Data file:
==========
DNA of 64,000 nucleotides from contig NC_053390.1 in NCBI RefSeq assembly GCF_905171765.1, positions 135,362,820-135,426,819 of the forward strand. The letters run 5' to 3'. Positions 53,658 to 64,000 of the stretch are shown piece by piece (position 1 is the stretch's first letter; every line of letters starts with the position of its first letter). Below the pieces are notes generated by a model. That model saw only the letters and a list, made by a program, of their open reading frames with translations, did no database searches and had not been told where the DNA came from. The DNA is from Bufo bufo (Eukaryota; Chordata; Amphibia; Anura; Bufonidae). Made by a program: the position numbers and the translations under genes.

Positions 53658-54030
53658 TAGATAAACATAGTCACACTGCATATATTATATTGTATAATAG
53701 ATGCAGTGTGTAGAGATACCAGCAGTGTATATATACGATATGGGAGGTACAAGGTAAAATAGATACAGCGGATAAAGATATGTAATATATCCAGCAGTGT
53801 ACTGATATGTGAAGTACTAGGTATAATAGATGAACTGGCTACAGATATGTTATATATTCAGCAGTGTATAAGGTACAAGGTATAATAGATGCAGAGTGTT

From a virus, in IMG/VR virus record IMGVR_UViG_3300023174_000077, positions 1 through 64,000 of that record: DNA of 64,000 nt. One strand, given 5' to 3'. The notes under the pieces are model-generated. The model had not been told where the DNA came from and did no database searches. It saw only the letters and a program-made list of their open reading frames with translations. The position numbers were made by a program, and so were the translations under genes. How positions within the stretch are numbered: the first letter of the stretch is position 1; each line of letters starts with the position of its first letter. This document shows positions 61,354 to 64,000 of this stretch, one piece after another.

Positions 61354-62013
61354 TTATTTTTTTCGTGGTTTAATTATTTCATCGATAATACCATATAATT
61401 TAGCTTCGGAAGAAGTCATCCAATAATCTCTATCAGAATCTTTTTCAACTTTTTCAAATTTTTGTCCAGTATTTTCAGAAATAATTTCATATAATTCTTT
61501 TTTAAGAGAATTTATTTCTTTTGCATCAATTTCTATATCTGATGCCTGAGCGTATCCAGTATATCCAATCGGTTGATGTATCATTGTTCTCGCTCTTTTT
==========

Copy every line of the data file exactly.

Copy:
DNA of 64,000 nucleotides from contig NC_053390.1 in NCBI RefSeq assembly GCF_905171765.1, positions 135,362,820-135,426,819 of the forward strand. The letters run 5' to 3'. Positions 53,658 to 64,000 of the stretch are shown piece by piece (position 1 is the stretch's first letter; every line of letters starts with the position of its first letter). Below the pieces are notes generated by a model. That model saw only the letters and a list, made by a program, of their open reading frames with translations, did no database searches and had not been told where the DNA came from. The DNA is from Bufo bufo (Eukaryota; Chordata; Amphibia; Anura; Bufonidae). Made by a program: the position numbers and the translations under genes.

Positions 53658-54030
53658 TAGATAAACATAGTCACACTGCATATATTATATTGTATAATAG
53701 ATGCAGTGTGTAGAGATACCAGCAGTGTATATATACGATATGGGAGGTACAAGGTAAAATAGATACAGCGGATAAAGATATGTAATATATCCAGCAGTGT
53801 ACTGATATGTGAAGTACTAGGTATAATAGATGAACTGGCTACAGATATGTTATATATTCAGCAGTGTATAAGGTACAAGGTATAATAGATGCAGAGTGTT

From a virus, in IMG/VR virus record IMGVR_UViG_3300023174_000077, positions 1 through 64,000 of that record: DNA of 64,000 nt. One strand, given 5' to 3'. The notes under the pieces are model-generated. The model had not been told where the DNA came from and did no database searches. It saw only the letters and a program-made list of their open reading frames with translations. The position numbers were made by a program, and so were the translations under genes. How positions within the stretch are numbered: the first letter of the stretch is position 1; each line of letters starts with the position of its first letter. This document shows positions 61,354 to 64,000 of this stretch, one piece after another.

Positions 61354-62013
61354 TTATTTTTTTCGTGGTTTAATTATTTCATCGATAATACCATATAATT
61401 TAGCTTCGGAAGAAGTCATCCAATAATCTCTATCAGAATCTTTTTCAACTTTTTCAAATTTTTGTCCAGTATTTTCAGAAATAATTTCATATAATTCTTT
61501 TTTAAGAGAATTTATTTCTTTTGCATCAATTTCTATATCTGATGCCTGAGCGTATCCAGTATATCCAATCGGTTGATGTATCATTGTTCTCGCTCTTTTT